MOORE’S CORNER SCHOOL
S.S. # 18, TAY TOWNSHIP
PREAMBLE: This short history was found in the papers of Mrs. Albert (Marjorie) Mount who resided on Concession 5 (Reeves Road). She was a former teacher and had an interest in preserving history. It is unknown, but suspected by her son, Glenn Mount, that she is the author, (c1965) of this article. She was the last teacher to serve at this school, transferring, with the students, to the consolidated school in Victoria Harbour.
Majorie Mount and class of 1954
BACK ROW ( upper grades) Sharon Sallows, Maizie Mount, Shirley Holm, Mary Holm, Tom Smith, Garnet Sallows, Eldon Irish.
MIDDLE ROW (middle grades) Shirley Sallows, Wanda Russell, Judy Bumstead, Eleanor Holm, Allen Mount, Brian Webb, Neil Mount.
FRONT ROW (junior grades) Jenny Bumstead, Sharon Rumney, Mary Burnie, Rodney Sallows, John Holm.
There is an old adage which says “It is an ill wind which blows no good”. This saying again became true in connection with this school and the one in Vasey.
After the fire at the “Russell” school in 1905, Vasey and Moore’s Corner schools came into existence, to educate the children of the surrounding communities.
In the year 1906, a small frame hall was built at Moore’s Corner, [edit: the SW corner of present day Hogg Valley Rd. and Newton St.] to be used as a school. The money to build this hall had been raised by several rate payers of the section, each giving a twenty-five dollar note. These notes were cashed at a bank and with this fund, the school hall was built. Vasey and Moore’s Corner schools served under one school board for the next six years. The sections were then divided, Moore’s Corner becoming S.S. #18 Tay and Vasey S.S. #11 Tay.
The Moore’s school was named after the late Mr. Andrew Moore, Sr., who lived on the adjacent corner and whose home and hospitality were a welcome retreat for the teachers who boarded there for many years.
There were just six weeks holidays (or a little more) in the summer with the school term beginning the third Monday in August. Also the salary paid to teachers was $325 per year, [which was considered very good if over three hundred].The first trustees of this section were Mr. Fred Robinson, Mr. James Russell and Mr. Dave Webb.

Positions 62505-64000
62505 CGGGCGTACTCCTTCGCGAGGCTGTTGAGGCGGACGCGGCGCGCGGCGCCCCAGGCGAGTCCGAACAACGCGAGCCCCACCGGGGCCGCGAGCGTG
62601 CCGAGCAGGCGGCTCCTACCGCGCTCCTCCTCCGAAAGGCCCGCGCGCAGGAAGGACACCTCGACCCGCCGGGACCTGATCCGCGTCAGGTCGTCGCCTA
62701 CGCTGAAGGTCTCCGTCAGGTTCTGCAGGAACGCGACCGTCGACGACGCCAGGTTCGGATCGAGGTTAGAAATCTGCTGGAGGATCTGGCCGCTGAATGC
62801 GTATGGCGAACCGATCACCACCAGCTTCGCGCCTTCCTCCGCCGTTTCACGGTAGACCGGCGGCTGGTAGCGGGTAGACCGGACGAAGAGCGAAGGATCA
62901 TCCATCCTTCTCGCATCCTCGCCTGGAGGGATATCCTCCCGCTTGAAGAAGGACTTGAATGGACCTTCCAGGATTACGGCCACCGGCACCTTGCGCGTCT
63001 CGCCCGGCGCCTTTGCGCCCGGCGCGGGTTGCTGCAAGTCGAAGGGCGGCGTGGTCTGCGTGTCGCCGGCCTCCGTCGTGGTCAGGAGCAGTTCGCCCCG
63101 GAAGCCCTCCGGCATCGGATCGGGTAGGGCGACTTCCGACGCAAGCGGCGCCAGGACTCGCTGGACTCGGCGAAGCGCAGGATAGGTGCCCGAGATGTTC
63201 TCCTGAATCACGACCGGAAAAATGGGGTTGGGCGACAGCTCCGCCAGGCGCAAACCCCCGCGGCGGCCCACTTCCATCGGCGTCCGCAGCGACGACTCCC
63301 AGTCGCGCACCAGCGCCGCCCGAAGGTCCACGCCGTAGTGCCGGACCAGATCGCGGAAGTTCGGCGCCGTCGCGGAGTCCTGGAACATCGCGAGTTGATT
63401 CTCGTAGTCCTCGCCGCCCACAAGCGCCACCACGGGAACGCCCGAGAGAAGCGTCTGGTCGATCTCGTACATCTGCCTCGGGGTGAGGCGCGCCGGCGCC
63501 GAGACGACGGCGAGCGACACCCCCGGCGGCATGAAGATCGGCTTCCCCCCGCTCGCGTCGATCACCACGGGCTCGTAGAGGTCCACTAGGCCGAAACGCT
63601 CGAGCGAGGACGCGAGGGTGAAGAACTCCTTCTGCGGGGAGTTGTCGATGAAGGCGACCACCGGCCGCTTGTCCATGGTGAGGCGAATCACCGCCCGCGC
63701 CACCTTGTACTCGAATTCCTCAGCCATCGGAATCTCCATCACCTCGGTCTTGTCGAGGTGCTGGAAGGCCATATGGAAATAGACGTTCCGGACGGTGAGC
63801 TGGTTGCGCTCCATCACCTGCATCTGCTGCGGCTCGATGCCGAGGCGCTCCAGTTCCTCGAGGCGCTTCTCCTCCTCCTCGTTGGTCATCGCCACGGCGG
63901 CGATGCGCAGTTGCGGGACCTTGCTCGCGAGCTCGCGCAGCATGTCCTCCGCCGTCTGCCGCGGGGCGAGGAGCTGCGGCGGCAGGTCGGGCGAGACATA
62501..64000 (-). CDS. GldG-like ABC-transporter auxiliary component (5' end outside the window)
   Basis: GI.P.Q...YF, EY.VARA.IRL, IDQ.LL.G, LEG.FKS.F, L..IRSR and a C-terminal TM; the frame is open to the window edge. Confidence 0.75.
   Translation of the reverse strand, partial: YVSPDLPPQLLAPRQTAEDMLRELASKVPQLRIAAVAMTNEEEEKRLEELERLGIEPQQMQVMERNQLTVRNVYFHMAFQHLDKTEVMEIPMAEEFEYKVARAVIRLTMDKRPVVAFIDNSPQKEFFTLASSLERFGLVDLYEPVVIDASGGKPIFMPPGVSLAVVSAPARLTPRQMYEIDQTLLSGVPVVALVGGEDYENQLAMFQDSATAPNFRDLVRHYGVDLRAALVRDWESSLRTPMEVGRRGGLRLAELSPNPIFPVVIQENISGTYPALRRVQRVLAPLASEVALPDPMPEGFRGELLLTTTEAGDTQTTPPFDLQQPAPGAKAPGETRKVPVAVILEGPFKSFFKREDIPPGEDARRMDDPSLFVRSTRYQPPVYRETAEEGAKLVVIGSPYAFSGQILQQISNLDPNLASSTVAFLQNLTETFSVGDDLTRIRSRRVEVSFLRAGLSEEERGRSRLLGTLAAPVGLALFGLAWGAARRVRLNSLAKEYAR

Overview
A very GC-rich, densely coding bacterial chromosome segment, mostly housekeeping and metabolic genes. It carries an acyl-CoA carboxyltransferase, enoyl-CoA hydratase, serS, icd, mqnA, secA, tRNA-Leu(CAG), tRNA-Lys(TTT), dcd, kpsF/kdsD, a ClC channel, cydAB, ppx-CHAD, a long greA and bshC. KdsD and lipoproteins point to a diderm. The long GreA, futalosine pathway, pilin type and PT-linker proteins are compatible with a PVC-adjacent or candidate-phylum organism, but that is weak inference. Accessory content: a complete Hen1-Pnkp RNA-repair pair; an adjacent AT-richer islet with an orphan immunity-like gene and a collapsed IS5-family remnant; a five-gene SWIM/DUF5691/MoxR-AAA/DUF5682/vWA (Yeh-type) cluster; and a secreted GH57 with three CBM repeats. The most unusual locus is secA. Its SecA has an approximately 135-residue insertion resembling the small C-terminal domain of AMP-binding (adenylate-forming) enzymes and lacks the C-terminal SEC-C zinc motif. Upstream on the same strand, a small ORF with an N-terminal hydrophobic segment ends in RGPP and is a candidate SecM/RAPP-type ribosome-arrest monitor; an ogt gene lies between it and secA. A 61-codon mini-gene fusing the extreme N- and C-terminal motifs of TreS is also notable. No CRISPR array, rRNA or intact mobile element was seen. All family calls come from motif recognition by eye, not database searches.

After these sections were divided, the money which had accumulated over the years was also divided. The amount obtained by Moore’s Corner school was eleven hundred dollars. The school was enlarged and bricked. It then served the community not only as a day school for the children but also Sunday school that was held here for a number of years. It also served as a social centre. Much of the school’s equipment was obtained from the proceeds of adult programs, Christmas concerts and Box Socials which we who are older remember so well.
With the changing years, this school was kept abreast of the times by improvements. Hydro was installed in 1948 giving electric lighting to replace the coal oil lamps and an oil furnace replaced the wood box stove. The children have been taught music by a teacher from Midland and they continue their higher grades of learning in Midland High School. Free transportation to high school is provided by bus service. This is a wonderful improvement from a few years ago when children were taken by team and sleigh or democrat (sic) on a Monday morning and had to board in town until Friday.
Pupils from this school have followed many occupations, e.g. farmers, nurses, school teachers, bankers, boat captains, beauty parlor operators and some of the teachers and pupils have married and remained here; each and all giving their best for the betterment of the community in which they live.
About the year 1950 or ’51 this school amalgamated in a school area (# 1) with Riverside, under one trustee board and now (edit: in 1965) all schools in Tay are in a Tay Township area. Now, following the trends of the times, the children of these elementary grades are also to be taken by bus to schools in larger centres, and the “Little Red Schoolhouse” will be no more.
Submitted by Glenn Mount, Huntsville
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